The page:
Children do not need parents to be martyrs.

Children want parents to be parents.

January 29, 2006

Is this the person you should marry?

by Rod Smith

If you are in love and feel you have met the person you want to marry, it would be wise to ask a few questions:

Does your relationship have the necessary ingredients required for permanence?

Are you courageous enough to ask if you will become a divorce statistic?

It takes courage to look at these kinds of issues when you are planning marriage. It seems disloyal or negative and most engaged couples avoid asking such questions. If your relationship cannot withstand the pressure of asking several penetrating questions it is unlikely it will survive the rigors of marriage, of childrearing, the long-term management of assets and finances and all else that is entailed in establishing and enduring stable family.

When you have gone to the expense of wedding preparations, it is very difficult to face family, friends and the future, and also express any doubts about your decision to marry. It is easier to get carried away by the love and the excitement that escalates around weddings, to believe that love will be enough to carry the day and be sufficient to make possible, a lifetime of shared happiness. Keep in mind that love really is blind.

Please consider some of the following:

1. Unless there is a very unusual agenda, like immigration possibilities, every couple thinks and feels “in love” when planning a wedding. Couples that have endured bitter divorces, at one time, said they were “in love.” Love, alone, will not sustain a marriage.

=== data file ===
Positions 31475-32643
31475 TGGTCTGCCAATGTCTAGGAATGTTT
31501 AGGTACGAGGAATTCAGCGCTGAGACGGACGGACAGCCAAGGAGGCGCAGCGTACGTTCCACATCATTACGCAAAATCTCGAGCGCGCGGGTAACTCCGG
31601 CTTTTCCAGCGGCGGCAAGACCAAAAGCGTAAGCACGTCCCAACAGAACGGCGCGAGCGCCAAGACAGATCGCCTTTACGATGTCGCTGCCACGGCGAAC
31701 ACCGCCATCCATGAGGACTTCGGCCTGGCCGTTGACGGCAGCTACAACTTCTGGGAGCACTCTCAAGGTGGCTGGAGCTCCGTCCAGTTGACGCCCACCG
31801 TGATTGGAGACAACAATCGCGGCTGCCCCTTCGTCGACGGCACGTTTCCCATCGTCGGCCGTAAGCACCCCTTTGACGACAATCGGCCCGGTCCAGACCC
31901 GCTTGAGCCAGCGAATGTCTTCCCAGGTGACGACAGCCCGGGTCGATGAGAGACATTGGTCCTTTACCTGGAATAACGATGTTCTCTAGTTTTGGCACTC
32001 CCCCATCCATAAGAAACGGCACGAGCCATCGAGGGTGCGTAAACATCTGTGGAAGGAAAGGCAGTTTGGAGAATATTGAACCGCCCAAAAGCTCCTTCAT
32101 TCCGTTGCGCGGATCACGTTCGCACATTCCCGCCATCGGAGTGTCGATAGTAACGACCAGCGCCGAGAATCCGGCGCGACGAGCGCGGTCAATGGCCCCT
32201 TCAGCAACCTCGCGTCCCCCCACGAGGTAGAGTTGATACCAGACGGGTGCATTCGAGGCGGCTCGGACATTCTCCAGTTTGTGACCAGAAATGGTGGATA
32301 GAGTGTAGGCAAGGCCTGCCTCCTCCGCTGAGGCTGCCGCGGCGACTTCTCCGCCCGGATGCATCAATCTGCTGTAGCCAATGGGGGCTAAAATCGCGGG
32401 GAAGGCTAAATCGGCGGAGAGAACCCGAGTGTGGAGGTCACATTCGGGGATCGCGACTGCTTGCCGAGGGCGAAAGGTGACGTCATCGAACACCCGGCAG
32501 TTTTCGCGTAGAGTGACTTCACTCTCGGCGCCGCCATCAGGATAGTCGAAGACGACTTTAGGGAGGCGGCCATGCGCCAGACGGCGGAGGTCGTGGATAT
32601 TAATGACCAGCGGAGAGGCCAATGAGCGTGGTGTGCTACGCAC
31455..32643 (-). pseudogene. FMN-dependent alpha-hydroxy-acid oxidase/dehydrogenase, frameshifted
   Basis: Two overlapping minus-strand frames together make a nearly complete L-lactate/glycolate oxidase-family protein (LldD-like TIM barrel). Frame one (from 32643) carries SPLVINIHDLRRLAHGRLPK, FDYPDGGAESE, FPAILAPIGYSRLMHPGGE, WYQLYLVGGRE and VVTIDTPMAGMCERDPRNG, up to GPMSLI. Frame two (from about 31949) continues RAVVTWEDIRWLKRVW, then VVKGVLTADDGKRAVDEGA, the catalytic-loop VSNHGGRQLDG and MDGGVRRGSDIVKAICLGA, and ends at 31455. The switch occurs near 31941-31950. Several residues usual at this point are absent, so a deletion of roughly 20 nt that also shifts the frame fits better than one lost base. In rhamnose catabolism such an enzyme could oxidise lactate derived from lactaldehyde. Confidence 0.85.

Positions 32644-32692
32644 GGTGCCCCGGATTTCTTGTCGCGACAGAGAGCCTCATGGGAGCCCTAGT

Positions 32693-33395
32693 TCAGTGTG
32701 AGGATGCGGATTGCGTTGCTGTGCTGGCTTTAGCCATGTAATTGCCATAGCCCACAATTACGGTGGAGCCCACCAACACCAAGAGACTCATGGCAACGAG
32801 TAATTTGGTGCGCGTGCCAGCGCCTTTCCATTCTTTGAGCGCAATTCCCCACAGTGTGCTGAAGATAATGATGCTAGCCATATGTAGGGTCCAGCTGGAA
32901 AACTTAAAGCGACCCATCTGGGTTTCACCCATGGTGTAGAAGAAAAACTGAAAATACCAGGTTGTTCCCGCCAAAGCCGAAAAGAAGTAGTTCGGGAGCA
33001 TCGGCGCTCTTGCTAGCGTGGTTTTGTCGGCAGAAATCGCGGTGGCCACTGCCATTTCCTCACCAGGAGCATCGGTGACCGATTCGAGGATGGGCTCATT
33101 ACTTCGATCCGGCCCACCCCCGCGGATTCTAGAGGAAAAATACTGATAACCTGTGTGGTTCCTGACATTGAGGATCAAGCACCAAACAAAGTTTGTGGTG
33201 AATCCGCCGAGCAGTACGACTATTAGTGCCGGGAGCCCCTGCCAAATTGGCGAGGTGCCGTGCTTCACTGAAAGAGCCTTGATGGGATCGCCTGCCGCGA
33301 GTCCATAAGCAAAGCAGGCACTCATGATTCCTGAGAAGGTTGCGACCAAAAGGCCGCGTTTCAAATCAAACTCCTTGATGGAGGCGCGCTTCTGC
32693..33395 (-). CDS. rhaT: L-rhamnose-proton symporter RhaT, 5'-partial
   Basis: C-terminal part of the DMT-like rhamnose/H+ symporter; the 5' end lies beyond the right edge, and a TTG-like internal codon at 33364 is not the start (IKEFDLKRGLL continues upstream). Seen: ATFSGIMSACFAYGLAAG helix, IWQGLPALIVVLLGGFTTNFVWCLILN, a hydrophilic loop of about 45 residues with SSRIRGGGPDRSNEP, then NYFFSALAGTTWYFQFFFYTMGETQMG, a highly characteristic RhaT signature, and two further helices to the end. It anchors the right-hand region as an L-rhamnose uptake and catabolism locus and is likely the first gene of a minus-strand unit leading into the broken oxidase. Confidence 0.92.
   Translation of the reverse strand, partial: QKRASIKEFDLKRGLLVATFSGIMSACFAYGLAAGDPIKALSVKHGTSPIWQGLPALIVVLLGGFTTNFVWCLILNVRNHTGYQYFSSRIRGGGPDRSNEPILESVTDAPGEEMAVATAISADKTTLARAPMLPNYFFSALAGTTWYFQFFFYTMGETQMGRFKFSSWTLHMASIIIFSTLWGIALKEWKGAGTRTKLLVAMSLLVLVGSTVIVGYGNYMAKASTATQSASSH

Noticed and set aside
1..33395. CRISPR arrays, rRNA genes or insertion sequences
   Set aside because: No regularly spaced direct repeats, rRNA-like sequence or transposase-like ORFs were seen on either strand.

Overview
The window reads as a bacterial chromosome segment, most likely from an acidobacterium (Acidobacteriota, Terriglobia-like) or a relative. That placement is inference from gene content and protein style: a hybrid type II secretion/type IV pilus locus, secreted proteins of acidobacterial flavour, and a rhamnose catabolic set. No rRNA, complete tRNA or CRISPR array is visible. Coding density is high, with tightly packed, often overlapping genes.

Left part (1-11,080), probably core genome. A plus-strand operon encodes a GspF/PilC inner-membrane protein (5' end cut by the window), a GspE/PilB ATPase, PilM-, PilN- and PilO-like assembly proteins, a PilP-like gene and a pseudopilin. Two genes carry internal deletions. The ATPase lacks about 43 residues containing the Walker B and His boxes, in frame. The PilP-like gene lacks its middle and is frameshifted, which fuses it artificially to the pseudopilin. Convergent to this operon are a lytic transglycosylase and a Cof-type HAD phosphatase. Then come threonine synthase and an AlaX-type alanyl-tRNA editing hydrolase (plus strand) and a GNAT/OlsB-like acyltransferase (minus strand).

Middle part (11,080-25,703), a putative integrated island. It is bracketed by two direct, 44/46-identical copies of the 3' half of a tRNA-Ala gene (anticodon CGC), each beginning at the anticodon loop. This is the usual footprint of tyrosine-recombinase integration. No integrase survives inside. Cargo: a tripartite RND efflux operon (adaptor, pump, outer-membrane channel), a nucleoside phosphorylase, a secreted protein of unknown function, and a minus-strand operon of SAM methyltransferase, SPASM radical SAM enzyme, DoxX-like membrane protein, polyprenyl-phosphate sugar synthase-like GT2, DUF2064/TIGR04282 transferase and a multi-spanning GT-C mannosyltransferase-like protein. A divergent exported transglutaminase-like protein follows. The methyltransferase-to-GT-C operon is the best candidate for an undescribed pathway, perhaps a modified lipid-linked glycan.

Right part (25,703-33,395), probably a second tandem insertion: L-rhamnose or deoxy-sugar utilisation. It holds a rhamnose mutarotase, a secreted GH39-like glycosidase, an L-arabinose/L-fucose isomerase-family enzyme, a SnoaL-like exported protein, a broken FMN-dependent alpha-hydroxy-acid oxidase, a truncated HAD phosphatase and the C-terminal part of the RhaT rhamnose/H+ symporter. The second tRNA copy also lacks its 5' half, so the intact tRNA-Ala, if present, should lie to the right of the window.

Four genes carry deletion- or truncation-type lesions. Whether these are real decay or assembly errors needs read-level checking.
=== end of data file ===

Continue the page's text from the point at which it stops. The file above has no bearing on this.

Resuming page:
2. If, within this relationship, you have had ever to engage in sex, or a sexual activity you did not want, then this is not a good sign at all. No person should ever be expected, at any time, to engage in any sexual activities that they, themselves, do not welcome and want. If you ever have sex you do not want for the sake of the other person it is a signal that all is not well within the relationship.

3. Family history (for both families) over the last three or four generations will wield a more a powerful influence over your marriage than you might be willing to admit. Family history seldom remains silent. If your prospective spouse has gaps in his or her history with a “keep out” sign warning you from trying to better know his or her history better, these are matters for deep concern. Like it or not, sharing a future will involve sharing the past.

4. What you do know about each other is helpful and useful. What you do not know is probably more powerful, likely to have a greater impact upon your marriage. It is not what we do tell each other but rather what we do not tell each other that can powerfully to modify people’s futures. What we keep secret fashions our lives more than what we make known. This said, it is also important to understand that not everything has to be told.